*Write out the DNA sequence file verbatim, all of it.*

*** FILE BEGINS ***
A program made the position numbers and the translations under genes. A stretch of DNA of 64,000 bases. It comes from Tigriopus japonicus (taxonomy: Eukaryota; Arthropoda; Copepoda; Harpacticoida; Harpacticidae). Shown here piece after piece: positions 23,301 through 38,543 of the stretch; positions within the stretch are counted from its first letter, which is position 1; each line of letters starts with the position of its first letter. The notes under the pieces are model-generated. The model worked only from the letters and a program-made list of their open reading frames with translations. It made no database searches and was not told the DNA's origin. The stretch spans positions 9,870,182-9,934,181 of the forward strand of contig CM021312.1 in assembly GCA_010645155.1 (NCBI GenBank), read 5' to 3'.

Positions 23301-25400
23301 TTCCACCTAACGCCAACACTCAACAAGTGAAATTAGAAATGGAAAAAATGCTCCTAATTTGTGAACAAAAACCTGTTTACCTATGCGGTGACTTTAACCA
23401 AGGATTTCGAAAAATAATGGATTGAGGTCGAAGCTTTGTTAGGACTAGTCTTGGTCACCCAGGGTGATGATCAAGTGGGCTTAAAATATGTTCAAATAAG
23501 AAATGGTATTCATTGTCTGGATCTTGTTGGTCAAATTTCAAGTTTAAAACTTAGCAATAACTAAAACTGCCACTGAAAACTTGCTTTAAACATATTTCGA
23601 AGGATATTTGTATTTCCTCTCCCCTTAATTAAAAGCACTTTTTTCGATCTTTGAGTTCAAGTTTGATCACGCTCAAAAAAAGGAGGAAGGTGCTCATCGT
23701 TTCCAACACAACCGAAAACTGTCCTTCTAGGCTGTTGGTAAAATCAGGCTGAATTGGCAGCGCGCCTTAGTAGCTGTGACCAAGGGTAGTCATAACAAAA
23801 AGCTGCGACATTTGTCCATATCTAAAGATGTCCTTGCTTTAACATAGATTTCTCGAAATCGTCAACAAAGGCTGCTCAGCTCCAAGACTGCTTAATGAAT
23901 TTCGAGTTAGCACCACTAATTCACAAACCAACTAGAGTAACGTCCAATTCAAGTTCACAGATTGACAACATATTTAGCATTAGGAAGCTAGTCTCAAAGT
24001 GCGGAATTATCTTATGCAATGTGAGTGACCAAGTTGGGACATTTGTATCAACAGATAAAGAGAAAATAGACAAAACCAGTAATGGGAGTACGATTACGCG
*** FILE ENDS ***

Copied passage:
A program made the position numbers and the translations under genes. A stretch of DNA of 64,000 bases. It comes from Tigriopus japonicus (taxonomy: Eukaryota; Arthropoda; Copepoda; Harpacticoida; Harpacticidae). Shown here piece after piece: positions 23,301 through 38,543 of the stretch; positions within the stretch are counted from its first letter, which is position 1; each line of letters starts with the position of its first letter. The notes under the pieces are model-generated. The model worked only from the letters and a program-made list of their open reading frames with translations. It made no database searches and was not told the DNA's origin. The stretch spans positions 9,870,182-9,934,181 of the forward strand of contig CM021312.1 in assembly GCA_010645155.1 (NCBI GenBank), read 5' to 3'.

Positions 23301-25400
23301 TTCCACCTAACGCCAACACTCAACAAGTGAAATTAGAAATGGAAAAAATGCTCCTAATTTGTGAACAAAAACCTGTTTACCTATGCGGTGACTTTAACCA
23401 AGGATTTCGAAAAATAATGGATTGAGGTCGAAGCTTTGTTAGGACTAGTCTTGGTCACCCAGGGTGATGATCAAGTGGGCTTAAAATATGTTCAAATAAG
23501 AAATGGTATTCATTGTCTGGATCTTGTTGGTCAAATTTCAAGTTTAAAACTTAGCAATAACTAAAACTGCCACTGAAAACTTGCTTTAAACATATTTCGA
23601 AGGATATTTGTATTTCCTCTCCCCTTAATTAAAAGCACTTTTTTCGATCTTTGAGTTCAAGTTTGATCACGCTCAAAAAAAGGAGGAAGGTGCTCATCGT
23701 TTCCAACACAACCGAAAACTGTCCTTCTAGGCTGTTGGTAAAATCAGGCTGAATTGGCAGCGCGCCTTAGTAGCTGTGACCAAGGGTAGTCATAACAAAA
23801 AGCTGCGACATTTGTCCATATCTAAAGATGTCCTTGCTTTAACATAGATTTCTCGAAATCGTCAACAAAGGCTGCTCAGCTCCAAGACTGCTTAATGAAT
23901 TTCGAGTTAGCACCACTAATTCACAAACCAACTAGAGTAACGTCCAATTCAAGTTCACAGATTGACAACATATTTAGCATTAGGAAGCTAGTCTCAAAGT
24001 GCGGAATTATCTTATGCAATGTGAGTGACCAAGTTGGGACATTTGTATCAACAGATAAAGAGAAAATAGACAAAACCAGTAATGGGAGTACGATTACGCG